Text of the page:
Opick launched album, Ya Maulana

Opick, whose real name is Aunur Rofiq Lil Firdaus, launched his newest album Ya Maulana at a restaurant in Jalan Raja Chulan, Kuala Lumpur on July 15.

The album contains 10 self-composed songs, namely Ya Maulana, Ku Tak Pernah Layak, Berapa Jarak, Ajari Aku, Ya Robbana, Tenang, Tanpa Dirimu, Terima Kasih Ayah, Aku Percaya and Ya Muhammad Ya Rosulullah. All of these songs were recorded over the last year, immediately after the launch of Salam Ya Rosulullah in May.

Ya Maulana, produced by his company Tombo Ati Productions and distributed by Inteam Records, features two duets.

First, Ya Robbana, a collaboration with Opick's fellow nasyid singers Harry BPM and Agus Idwar. Second, Terima Kasih Ayah, dedicated to his old friend, the late nasyid singer Jerfi Al Buchorie. It is a duet with Jerfi's daughter Adiba Azzahra.

Opick, a father of four aged 2 to 9 says he had always been exposed to spiritual music as his father is a religious teacher from Jember in Java.

"I grew up with religious music, but later became attracted to the more 'commercial' pop and rock. "It was cool singing modern music but along my journey to stardom, I realised that fame and fortune could be more of a bane than a boon," he says.

Witnessing fellow musicians getting involved in drug abuse, Opick realised that he had to fortify his soul from temptation and the surest way to do so was to turn to God musically.

"One day, I heard my inner voice speak. I realised that I was chosen for a purpose, to bring healing music to my fans and to keep myself away from unwholesome activities.

"Besides, I had to become a good role model for Indonesian musicians and music lovers," he says.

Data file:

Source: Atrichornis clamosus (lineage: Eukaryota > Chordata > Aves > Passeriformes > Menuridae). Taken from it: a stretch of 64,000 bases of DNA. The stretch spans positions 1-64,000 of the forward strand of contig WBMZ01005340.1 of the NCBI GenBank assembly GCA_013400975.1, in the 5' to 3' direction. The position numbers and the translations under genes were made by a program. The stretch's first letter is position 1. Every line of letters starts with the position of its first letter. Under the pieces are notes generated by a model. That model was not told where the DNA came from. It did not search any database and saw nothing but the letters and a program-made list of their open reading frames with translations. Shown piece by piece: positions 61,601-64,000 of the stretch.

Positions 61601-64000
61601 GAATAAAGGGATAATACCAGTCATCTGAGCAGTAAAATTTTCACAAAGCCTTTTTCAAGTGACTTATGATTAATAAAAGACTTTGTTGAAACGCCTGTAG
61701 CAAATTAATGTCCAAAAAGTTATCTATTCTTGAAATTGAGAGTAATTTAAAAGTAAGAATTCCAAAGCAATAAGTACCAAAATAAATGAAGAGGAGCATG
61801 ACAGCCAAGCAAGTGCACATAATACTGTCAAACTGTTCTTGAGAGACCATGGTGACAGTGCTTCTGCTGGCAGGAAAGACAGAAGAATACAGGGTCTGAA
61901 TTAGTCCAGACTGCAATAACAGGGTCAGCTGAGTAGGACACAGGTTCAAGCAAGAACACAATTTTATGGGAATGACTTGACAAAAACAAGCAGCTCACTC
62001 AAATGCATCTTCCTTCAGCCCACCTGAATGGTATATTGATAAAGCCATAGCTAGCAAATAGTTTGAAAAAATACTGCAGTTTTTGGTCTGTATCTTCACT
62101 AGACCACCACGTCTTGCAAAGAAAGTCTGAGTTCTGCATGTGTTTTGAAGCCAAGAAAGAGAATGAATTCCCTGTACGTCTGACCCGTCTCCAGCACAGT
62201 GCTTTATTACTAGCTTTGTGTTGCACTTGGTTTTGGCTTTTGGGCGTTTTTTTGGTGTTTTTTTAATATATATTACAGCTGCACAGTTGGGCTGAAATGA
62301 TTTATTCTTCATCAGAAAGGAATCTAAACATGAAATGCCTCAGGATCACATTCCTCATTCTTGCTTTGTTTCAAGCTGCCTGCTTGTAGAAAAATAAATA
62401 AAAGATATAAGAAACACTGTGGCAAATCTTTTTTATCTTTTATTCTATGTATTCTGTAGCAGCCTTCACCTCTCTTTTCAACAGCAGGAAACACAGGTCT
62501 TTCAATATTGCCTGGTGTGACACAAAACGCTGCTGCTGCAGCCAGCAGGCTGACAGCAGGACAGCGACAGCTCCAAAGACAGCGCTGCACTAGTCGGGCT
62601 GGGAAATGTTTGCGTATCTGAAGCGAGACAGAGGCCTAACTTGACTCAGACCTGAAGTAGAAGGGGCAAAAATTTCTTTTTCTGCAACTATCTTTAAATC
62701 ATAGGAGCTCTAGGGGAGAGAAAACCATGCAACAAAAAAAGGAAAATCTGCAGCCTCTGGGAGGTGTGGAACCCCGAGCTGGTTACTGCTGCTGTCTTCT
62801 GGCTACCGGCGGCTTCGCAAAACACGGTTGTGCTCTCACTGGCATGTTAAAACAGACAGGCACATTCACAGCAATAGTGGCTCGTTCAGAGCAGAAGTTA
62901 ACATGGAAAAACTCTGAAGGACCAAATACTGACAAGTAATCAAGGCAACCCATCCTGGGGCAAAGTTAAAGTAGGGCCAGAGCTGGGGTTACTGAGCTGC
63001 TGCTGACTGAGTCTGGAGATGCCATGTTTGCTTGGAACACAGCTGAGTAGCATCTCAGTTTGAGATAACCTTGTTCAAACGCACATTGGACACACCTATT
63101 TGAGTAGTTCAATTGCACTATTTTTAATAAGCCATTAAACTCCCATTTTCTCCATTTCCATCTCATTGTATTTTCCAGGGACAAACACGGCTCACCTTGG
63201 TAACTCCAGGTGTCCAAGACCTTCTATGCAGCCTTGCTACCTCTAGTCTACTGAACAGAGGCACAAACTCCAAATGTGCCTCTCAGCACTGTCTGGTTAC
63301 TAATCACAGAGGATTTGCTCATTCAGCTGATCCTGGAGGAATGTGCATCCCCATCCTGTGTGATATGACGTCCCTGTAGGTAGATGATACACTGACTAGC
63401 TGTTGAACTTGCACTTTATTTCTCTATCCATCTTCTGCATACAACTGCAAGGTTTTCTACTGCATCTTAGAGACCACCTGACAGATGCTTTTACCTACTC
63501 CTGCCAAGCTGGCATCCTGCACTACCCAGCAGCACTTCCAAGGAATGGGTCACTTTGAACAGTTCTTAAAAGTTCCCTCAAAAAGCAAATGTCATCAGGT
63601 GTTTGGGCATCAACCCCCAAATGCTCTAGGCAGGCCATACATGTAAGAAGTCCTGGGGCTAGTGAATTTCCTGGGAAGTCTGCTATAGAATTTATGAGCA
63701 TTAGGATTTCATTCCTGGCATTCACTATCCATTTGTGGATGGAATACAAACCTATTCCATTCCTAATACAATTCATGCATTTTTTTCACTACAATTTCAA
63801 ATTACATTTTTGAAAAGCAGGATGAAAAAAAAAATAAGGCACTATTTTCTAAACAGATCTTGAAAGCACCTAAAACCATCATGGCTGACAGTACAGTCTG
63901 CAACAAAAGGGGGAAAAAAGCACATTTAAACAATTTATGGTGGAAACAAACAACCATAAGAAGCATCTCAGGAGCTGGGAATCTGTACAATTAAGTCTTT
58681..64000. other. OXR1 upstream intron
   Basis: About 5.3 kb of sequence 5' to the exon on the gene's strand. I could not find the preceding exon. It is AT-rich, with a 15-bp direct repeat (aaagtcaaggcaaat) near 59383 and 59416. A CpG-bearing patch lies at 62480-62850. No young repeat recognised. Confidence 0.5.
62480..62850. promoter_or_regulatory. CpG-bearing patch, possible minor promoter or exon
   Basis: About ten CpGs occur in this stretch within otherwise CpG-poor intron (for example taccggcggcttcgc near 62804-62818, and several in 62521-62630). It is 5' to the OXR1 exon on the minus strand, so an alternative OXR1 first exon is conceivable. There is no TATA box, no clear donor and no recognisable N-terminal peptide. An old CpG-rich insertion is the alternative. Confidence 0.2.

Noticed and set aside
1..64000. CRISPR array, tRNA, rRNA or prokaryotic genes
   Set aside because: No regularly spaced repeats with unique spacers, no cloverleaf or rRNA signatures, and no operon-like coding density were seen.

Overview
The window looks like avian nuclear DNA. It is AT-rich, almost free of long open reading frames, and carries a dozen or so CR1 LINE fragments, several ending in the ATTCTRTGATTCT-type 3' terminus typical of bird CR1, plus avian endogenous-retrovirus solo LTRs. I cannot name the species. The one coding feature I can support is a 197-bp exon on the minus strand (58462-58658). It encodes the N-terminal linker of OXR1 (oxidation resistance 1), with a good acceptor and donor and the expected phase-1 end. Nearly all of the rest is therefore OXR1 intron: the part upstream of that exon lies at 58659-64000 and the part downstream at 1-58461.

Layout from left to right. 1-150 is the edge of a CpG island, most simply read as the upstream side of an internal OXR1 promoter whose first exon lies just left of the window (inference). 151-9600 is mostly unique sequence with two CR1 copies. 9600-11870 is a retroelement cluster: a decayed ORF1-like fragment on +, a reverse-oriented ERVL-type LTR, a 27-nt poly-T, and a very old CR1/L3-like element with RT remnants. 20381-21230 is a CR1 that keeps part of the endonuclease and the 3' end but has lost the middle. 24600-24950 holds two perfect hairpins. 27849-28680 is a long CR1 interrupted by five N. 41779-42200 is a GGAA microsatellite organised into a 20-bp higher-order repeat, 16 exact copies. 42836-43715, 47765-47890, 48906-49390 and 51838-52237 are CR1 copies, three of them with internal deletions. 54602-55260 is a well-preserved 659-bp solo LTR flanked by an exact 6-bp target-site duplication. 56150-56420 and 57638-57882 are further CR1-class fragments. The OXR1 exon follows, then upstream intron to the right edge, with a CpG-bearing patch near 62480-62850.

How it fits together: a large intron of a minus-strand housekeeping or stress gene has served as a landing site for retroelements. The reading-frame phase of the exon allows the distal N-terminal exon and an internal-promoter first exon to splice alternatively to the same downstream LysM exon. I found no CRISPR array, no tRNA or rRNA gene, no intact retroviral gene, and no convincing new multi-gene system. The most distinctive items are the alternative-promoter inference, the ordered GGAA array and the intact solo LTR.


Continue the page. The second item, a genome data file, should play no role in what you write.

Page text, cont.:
He thus took a "leap of faith" and once again immersed himself in nasyid music, the music he grew up with.

"However, I did not disown my pop-rock songs, because I believe that all music which uplifts the soul is spiritual too. It is only music that carries negative messages that I stay away from."

It is for this reason that Opick allows Indonesian television dramas and series to use some of his pop-rock songs in their soundtracks.

"And that is why I still love Dealova. It is a beautiful song about true and pure love. I sang it again for my past album."

Spiritual music, Opick says, connects himself and fans to their Creator and cloaks them with a mission in life, to be moderate in action and mindful of sin.

"Spiritual music is like food for the soul. Our body needs healthy food, likewise our soul needs cleansing by 'spiritual' food in the form of uplifting, sacred music."

Opick, who was named Best Nasyid Singer of Indonesia in 2010, plans to have a concert in Malaysia next year. He would love to collaborate with nasyid act Inteam, as well as top singers Datuk Siti Nurhaliza and Amy of Search.

"I'd love to rope in Adi Putra, a brilliant actor who is my good friend, and Noryn Aziz, too," he says, adding that he has composed and written 23 new songs for the concert.

Opick believes that music is the single most unifying force in the world, and he has witnessed this during his visit to Palestine in April as one of 28 volunteers of the Indonesian National Committee For Palestinian People, a humanitarian organisation.

"When I sang a little, to bring cheer to the suffering children of Gaza, these youngsters felt happy and positive. They identified with spiritual music, which reminds them that all of humanity is one and God's love is for all."

Malaysia has a special place in Opick's heart because Malaysia and Indonesia share a common cultural tradition and he regards Malaysians as his "kin across the sea".

"I love Malaysian musicians and fans because they are very sincere supporters of my craft. Malaysia has many gifted singers who compose and write their own songs. My ultimate dream is to hold a concert combining the best singers of nasyid and traditional pop music from Malaysia, Singapore, Brunei and Indonesia."

Inteam managing director Izham Shah Mat Anuar says Opick is a shining example of a singer who follows his heart and believes in the healing power of spiritual music.

"In Opick, nasyid singers of Southeast Asia have a shining role model. He believes in what he sings and puts a lot of heart and soul into every hit single he creates.

"We hope to do our best in realising his dream concert," he says.


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